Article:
Politics with Ron Elving: Iraq War Discord Grows

Madeleine Brand talks with NPR senior Washington, D.C., editor Ron Elving about the politics of the Iraq war. President Bush's Texas ranch is still the site of an anti-war protest vigil, even though Cindy Sheehan, the mother of an American soldier killed in Iraq and the protest leader, has temporarily left. Also, two new critics of the president's Iraq war strategy are speaking out: Sen. Chuck Hagel (R-NE) and Sen. Russ Feingold (D-WI), who are both considering presidential runs in 2008.

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Here in the US, President Bush takes a break from his August vacation this week to give two speeches on the Iraq War. Today, he's in Salt Lake City for the annual meeting of the Veterans of Foreign Wars, but he won't receive a hero's welcome from the city's mayor, a Democrat who's leading a protest against the president's Iraq policy. More politicians are now speaking out against the war, and joining me to discuss the politics of that war is NPR's senior Washington editor Ron Elving.

And, Ron, the anti-war movement got a big shot in the arm from Cindy Sheehan. That's the mom who's camped out at the president's Crawford ranch. What kind of effect is her vigil having on national politics?

RON ELVING reporting:

Madeleine, it's not having much visible effect on the president, or on his attitude or on his administration or on the Iraq policy. But it's had a highly visible effect in the media. Cindy Sheehan has become the most talked-about woman in the country in the month of August. And that gives her a kind of symbolic importance, and she's also been able to galvanize a lot of the opposition to the war. And in the end, though, I think you'd have to say Mr. Bush's problem with Iraq is not Cindy Sheehan; it's Iraq.

BRAND: Mm-hmm. And perhaps sagging public opinion numbers?

ELVING: Well, this has been a tough time for the president, the last several months, because of the deteriorating situation in Iraq. And we're now seeing numbers that are the worst really of the entire period of the war on terrorism. And then, of course, when we shifted to the war in Iraq, we've got 57 percent of the people in the country saying it's not making us more safe. We've got 57 percent saying it's time to take some of our troops out, 56--virtually the same percentage telling Gallup, for example, that the war is going badly and 54 percent telling Gallup that the war was a mistake and that it wasn't worth it to be in there in the first place.

BRAND: And we have some tough talk from within the Republican Party for this war, for the president's policy, from Senator Chuck Hagel, a Nebraska Republican, comparing Iraq to Vietnam recently and calling for the troops to be brought home. Is that a problem for Mr. Bush?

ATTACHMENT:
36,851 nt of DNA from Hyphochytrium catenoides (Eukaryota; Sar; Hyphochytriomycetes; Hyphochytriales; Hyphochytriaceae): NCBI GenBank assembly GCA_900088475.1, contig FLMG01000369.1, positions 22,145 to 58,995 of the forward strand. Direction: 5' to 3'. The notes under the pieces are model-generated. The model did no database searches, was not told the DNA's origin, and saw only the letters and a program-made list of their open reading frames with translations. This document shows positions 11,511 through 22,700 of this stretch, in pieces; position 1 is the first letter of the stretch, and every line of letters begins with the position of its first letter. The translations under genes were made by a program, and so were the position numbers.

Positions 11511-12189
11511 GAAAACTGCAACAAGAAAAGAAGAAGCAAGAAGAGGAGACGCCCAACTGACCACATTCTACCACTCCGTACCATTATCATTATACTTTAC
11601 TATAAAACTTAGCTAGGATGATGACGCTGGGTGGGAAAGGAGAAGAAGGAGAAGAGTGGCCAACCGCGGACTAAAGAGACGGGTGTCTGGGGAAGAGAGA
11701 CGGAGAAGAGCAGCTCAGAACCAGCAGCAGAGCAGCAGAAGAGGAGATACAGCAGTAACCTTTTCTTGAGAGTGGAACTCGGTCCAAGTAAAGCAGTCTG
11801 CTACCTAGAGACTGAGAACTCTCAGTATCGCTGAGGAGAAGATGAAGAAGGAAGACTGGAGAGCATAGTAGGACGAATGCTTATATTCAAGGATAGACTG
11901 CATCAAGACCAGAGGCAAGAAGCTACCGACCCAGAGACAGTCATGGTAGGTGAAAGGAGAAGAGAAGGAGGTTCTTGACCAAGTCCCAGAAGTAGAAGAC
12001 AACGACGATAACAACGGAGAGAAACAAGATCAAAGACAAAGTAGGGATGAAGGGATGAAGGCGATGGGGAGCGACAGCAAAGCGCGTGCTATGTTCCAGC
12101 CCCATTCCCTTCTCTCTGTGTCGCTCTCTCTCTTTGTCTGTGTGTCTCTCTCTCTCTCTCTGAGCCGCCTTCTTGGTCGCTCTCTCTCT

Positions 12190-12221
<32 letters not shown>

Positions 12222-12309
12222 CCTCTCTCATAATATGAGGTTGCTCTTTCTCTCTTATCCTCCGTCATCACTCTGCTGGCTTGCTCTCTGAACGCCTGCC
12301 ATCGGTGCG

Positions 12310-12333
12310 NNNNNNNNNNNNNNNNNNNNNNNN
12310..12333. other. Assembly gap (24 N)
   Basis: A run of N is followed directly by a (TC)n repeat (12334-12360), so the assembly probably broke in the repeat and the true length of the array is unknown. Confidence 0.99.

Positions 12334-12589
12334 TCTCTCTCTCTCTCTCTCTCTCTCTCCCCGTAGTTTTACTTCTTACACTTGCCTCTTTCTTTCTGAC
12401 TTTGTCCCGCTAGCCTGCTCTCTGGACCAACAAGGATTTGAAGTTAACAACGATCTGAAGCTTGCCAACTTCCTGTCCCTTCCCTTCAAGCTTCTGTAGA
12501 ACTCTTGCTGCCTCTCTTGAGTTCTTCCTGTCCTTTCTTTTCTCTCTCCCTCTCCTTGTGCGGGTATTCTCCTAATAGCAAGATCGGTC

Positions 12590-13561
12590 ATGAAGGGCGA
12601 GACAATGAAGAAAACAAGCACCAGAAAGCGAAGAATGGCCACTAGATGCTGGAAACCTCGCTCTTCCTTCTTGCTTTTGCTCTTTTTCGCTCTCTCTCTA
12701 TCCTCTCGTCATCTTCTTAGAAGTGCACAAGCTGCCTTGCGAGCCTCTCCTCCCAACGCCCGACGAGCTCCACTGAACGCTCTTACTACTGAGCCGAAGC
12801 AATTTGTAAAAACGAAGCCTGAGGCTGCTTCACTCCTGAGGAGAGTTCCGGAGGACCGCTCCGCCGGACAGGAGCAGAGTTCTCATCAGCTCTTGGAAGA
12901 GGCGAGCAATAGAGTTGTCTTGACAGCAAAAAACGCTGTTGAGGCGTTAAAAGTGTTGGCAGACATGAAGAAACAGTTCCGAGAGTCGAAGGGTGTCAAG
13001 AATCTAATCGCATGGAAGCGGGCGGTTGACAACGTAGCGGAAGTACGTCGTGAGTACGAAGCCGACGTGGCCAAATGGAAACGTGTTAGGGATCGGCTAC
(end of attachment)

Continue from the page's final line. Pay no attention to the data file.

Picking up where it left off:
ELVING: Chuck Hagel has been a problem for the president for some time. He has not been with the program on the war. And because he's a decorated veteran and because he's not taking the line that you can't criticize the war because that would be non-support of the troops, that makes it difficult for the administration, especially because he is a Vietnam veteran, and that makes the quagmire talk stick. And we also need to say that because he is from Nebraska, he speaks for Nebraska and to Nebraskans, that has a special meaning. Nebraska isn't quite as red a state as Utah or Idaho, where the president's also going to speak, but it's awfully close.

BRAND: And, Ron, let's turn to the Democrats, recent comments by Russell Feingold, a Wisconsin Democrat. He's proposed a target date of December 31st, 2006, for the withdrawal of US troops from Iraq. Is that drawing any support?

ELVING: From some anti-war Democrats, yes. Some of those people are going to applaud that idea, but others are going to say, `No, that's too long. The end of 2006 is too far away.' And some other Democrats are going to say that all deadlines and all timetables are a bad idea. So the Democrats are not united on this, and it shows just how difficult it is to come up with a coherent opposition strategy. And in the end, that's what empowers presidents. That's why it's possible for them to go forward with their strategy. And it probably, in the end, won't be the Democrats who turn this around with respect to Iraq; it will be disillusioned Republicans and Independents.

BRAND: Ron Elving is NPR's senior Washington editor. You can read his political column Watching Washington at our Web site, npr.org.

Thanks, Ron.

ELVING: Thank you, Madeleine.

BRAND: Stay with us on DAY TO DAY from NPR News.

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